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Moms Against THE WORLD

If You’re Not Tired, You’re Not doing it Right

As we step into a new year, my teenagers remind me how fast time passes. Sticky fingers and fights over the bouncy ball have been replaced with bearded faces and accusations of using the other brother’s shampoo. In this new year, I’m praying that my young adults come closer to realizing what’s important in life. I want them to be happy, love the work they do, and behave like decent human beings. I want them to hang up their bath towel.

IDK What?

My conversations with my teenagers are like something I’d never imagined. I am exhausted from battling this bizarro world and these humanoids of a technological age.

Why would you text that?” which translates to me spending more time stalking their social media sites. If they’re not told it’s inappropriate, how will they ever know? Words have power. Hurtful words that destroy are seen as funny, and outrageous comments that spur a reaction are considered to be a successful joke.

Just because somebody posted it online, doesn’t mean you have to see it.” which translates to there are some things that can’t be unseen.

Do not give out your personal information.” Name, address, school name, cell number, passwords — for the one hundredth time, don’t do it.

Our boys are teenagers now. Where does the time go?

Would you go back in time and kiss the sticky faces of your kids one more time? Absolutely!

How can we shelter the innocent from the gory, gross, vile, inappropriate world? Have no doubt that the entire universe is against decent moms and their efforts to raise decent human beings. You know the days I mean. The world is going crazy and it’s taking our sweet babes down with it. Hate must not gain any more ground in the lives of our children.

Kids today are strong-willed and wicked smart. Parents today have to be cunningly creative to stay ahead of the game. We have to be steadfast in our mission. No side-stepping or talking around the issues. We have to be direct. I don’t have the time to be everybody’s mother, but I do want those within my immediate world to understand what it means to have ethics and integrity.


The women I know have got gumption; loads of it. I think it begins with the can-do attitudes we’ve inherited from our ancestors. The belief that they could overcome any obstacle that life throws their way. The faith that carried them through. For me, it’s the memory of one woman in particular. She became the corner stone of how I conduct my life and raise my kids.

Her name was Clara Iylene (Shuffield) Williams, but I called her Maw. She remembers traveling as a young girl to Texas from Oklahoma in the back of a wagon. Along with my grandfather, they raised three boys and my mother on a cotton farm on the High Plains of Texas. She prevailed through the loss of a baby, and through my grandfather’s three heart-attacks, the first occurring when he was in his 40’s. Cooking, gardening, canning mountains of vegetables, picking cotton, driving a tractor, and on occasion, finding a job in town while my grandfather recovered, were all a part of life. She was an accomplished seamstress and hand-quilted every grandchild a graduation present.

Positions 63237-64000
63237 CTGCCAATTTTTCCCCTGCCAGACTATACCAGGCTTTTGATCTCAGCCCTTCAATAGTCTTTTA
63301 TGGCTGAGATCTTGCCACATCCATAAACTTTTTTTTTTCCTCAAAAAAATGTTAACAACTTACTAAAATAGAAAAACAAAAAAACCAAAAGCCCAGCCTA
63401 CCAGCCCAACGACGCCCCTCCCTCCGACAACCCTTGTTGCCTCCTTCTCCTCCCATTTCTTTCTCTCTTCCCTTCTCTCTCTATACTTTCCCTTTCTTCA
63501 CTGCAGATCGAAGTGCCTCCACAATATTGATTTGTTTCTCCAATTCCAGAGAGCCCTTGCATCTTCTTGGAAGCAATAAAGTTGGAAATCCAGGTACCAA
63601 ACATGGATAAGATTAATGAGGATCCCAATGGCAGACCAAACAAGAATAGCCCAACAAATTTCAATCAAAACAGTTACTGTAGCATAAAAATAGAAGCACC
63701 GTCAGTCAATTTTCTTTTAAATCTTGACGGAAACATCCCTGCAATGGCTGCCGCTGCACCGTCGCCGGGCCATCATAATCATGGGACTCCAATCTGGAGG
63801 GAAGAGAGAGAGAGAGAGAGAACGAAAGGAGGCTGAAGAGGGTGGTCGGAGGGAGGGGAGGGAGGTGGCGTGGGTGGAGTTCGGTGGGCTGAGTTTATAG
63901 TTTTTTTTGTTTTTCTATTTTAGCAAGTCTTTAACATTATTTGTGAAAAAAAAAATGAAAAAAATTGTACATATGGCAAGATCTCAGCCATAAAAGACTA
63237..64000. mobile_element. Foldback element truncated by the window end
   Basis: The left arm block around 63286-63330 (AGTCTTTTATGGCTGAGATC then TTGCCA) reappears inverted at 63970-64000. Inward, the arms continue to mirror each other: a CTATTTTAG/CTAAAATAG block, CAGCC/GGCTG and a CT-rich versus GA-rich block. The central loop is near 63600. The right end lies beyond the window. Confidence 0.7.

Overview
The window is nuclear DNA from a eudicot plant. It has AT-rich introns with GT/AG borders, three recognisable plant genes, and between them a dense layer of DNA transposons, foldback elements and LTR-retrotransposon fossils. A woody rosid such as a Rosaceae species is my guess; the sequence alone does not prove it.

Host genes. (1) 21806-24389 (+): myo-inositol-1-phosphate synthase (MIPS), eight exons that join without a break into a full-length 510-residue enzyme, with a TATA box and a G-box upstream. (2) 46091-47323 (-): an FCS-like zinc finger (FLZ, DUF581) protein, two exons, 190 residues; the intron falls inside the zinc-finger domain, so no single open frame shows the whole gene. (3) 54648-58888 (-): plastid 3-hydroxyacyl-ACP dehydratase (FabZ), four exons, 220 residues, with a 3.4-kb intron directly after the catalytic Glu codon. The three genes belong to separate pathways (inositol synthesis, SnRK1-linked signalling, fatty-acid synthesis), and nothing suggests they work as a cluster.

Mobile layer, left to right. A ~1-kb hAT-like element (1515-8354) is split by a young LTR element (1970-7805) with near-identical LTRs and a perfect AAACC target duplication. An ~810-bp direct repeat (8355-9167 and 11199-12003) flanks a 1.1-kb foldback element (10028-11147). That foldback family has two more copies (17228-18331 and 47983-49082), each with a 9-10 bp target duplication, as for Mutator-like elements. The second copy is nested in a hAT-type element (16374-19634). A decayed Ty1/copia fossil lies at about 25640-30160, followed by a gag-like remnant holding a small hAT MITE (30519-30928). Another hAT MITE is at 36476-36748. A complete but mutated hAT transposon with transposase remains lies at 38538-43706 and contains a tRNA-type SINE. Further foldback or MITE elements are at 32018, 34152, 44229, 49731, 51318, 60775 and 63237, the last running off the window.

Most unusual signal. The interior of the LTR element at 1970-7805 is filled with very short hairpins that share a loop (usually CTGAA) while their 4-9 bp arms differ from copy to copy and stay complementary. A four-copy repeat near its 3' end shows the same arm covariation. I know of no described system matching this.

“I glorified you on earth by completing down to the last detail what you assigned me to do.”  John 17:4

Iylene Shuffiled Williams as a teenager

Iylene Shuffield Williams as a teenager,


Maw spoke directly and wasn’t afraid to point out your short-comings. “Don’t act ugly, Natalie,” she’d say.  “And mind your mommy and daddy.” I could be somewhat strong-willed at times. Maw’s words were often echoed by my mother who used to say, “We don’t talk ugly about any one.” I grew up in a time when ‘ugly’ was a major behavioral problem.

My mother lived with us after my father died. As I headed out the door one morning, she stopped me to say that my shirt and pants did not match and that I needed something dressier. I was furious. However, being older and wiser, I swallowed my anger and went back to my room. She approved the next outfit, and I was out the door minus the shouting match of my youth. Even at 43, my 68 year old mother ruled over my clothing, which proves that I come from a long line of infuriatingly strong-willed women. Today I’m still surrounded–aunts, cousins, nieces, friends, and business colleagues. They all exude an iron will and insistence of what’s appropriate, which I admire very much. With sharp minds, respectful attitudes, and loads of class they’re not afraid of facing the battles.

When your young adult blasts obscenities on social media, when do you stop lecturing about how bullying words can destroy people’s lives?

When should you save your breath instead of insisting that we always respect others, no matter how different?

When do you give up the battle on inappropriate choices?

At what point do we stop mothering?


The bath towel may have to wait for another day; there are much bigger struggles looming.


Natalie Cline Bright is a blogger and author of the fun, historical western TROUBLE IN TEXAS series for middle grades, the RESCUE ANIMAL eBook series, and is currently working on an action-packed novel for young adults, WOLF’S WAR. Read about Natalie’s grandmother and her cherry salad recipe, recently selected for “THE WESTERN WRITERS OF AMERICA COOKBOOK: Favorite Recipes, Cooking Tips, and Writing Wisdom” (TwoDot Publishing, June 2017).